Thomas Jefferson Papers

To Thomas Jefferson from William C. C. Claiborne, 24 April 1802

From William C. C. Claiborne

M.T. Natchez, April 24th. 1802

Dear Sir,

On last evening, I had the honor to receive your much esteemed favor of the 7th. Ultimo, together with its enclosures;—the Letters to the President of the Council, and Speaker of the House of Representatives of the Mississippi Territory, have been carefully delivered, and were received with great pleasure by the Gentlemen, to whom they were addressed.—

The Resolutions which the Legislature adopted in relation to Mr. Sargent, (I am very certain) Speak the Sentiments of a very great Majority of the Citizens of this District, and are the only testimonials of his services in this quarter, which he has merited.—

I thank you for the Pamphlets you enclosed me;—they had not before reached me, & unless it were, some extracts which had been published in the News Papers, I had no certain information of their Contents:—the Author (I have understood) brought with him, to this Territory, several hundred Copies, but the distribution has been so partial, that few Citizens have yet been gratified with the perusal.—

The conversation which Mr. Sargent states to have passed between himself and the President, I saw detailed, in a Northern Paper several months since, and that it was a gross misrepresentation, is the opinion of every Citizen, whom I have heard speak upon the subject;—in these times, it seems to be the peculiar province of certain disappointed Individuals, to calumniate Public men, and to misrepresent public measures; But I am happy to find, the existence of this fact, so generally known, that the falsehoods of the day gain little currency, and tend infinitely more to accelerate, than check the progress of truth, on the Public mind.—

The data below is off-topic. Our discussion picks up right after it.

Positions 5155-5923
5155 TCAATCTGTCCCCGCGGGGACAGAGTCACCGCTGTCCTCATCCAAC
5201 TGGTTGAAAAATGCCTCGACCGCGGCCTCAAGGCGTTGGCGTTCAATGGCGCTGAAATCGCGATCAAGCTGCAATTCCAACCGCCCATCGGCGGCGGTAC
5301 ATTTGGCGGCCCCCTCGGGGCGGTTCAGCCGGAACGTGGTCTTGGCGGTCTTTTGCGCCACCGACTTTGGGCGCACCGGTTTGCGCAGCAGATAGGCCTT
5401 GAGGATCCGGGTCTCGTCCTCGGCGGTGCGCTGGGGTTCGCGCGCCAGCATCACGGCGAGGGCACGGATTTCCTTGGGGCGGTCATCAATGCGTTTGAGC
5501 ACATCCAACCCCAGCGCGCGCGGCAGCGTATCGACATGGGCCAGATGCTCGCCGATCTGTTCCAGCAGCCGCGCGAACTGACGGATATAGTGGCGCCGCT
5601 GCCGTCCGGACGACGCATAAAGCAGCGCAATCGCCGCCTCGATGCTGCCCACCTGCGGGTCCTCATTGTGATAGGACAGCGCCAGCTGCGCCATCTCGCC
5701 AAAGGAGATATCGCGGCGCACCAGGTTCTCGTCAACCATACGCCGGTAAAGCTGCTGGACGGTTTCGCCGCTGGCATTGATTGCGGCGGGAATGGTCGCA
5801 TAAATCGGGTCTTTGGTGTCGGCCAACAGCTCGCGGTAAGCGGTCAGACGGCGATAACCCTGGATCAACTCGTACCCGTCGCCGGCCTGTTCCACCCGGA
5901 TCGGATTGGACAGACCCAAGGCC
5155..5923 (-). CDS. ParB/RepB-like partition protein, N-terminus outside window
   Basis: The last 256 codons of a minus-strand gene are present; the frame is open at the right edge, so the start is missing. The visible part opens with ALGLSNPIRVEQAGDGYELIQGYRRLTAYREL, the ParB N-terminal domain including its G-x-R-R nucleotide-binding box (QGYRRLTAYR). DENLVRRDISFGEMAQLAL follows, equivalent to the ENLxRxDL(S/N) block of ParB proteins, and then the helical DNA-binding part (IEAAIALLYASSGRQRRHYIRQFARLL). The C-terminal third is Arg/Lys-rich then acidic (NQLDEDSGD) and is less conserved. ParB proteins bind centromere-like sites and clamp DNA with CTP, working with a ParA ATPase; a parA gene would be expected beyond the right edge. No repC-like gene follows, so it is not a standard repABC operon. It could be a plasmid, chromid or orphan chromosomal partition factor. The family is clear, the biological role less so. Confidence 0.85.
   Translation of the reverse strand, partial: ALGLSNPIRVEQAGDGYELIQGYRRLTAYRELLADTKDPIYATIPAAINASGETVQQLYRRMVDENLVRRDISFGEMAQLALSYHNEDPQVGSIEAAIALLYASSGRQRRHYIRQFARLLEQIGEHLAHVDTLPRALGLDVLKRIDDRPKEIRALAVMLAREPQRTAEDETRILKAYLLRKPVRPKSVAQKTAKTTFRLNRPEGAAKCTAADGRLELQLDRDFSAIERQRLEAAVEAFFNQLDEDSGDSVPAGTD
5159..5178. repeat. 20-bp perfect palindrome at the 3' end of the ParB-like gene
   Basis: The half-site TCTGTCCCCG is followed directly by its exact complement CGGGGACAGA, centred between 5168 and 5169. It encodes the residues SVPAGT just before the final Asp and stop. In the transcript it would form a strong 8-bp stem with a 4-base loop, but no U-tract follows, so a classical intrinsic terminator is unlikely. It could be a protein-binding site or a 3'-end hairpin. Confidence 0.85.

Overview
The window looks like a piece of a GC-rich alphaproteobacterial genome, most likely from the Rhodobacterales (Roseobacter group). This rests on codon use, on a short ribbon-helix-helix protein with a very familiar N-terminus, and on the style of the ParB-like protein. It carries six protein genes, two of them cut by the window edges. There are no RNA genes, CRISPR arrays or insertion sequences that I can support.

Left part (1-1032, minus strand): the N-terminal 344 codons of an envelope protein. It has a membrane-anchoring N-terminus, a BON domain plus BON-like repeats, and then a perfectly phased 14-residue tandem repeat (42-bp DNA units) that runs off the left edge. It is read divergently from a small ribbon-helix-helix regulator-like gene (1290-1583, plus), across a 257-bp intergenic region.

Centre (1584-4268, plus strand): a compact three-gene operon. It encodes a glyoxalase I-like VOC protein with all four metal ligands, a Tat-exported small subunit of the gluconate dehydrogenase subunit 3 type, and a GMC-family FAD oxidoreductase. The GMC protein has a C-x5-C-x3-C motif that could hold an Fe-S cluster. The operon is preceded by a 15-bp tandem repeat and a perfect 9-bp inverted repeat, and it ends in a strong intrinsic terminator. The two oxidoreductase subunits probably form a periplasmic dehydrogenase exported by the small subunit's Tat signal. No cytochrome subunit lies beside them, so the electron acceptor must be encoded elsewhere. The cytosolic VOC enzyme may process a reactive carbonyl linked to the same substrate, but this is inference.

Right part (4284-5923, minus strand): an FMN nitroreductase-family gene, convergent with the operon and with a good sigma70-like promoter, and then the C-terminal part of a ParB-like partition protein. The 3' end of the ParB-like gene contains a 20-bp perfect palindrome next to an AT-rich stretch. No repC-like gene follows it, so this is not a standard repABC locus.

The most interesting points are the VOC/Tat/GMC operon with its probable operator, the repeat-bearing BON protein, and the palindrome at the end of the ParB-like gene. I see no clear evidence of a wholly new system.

The proceedings of Congress (as far as I am informed thereof) have offord’d me great Satisfaction;—the repeal of the Judiciary System, I discover was warmly opposed by the Minority, and has excited in a great degree their Sensibility;—the alarm however, with respect to the Constitution, and the Union, will I think be confined to the Capital;1—the Citizens of the United States, have resumed their old habit, of thinking for themselves, & I shall be disappointed, if with the information which the debates have given upon this subject, the repealing Law should not in every point of view, be approved of; by a decided Majority of the American People.—

In this quarter, every thing wears at present, a favorable aspect;— the Indians are entirely peaceable, our Spanish Neighbours accommodating, and this Territory increasing rapidly in population, Industry, Wealth, and in attachment to self Government.—

With assurances of my great Respect I have the honor to subscribe myself, Your faithful friend

William C. C. Claiborne

RC (DLC); in a clerk’s hand, signed by Claiborne; addressed: “The President of the United States”; endorsed by TJ as received 8 May. Recorded in SJL as received 8 June.

1MS: “Captital.”

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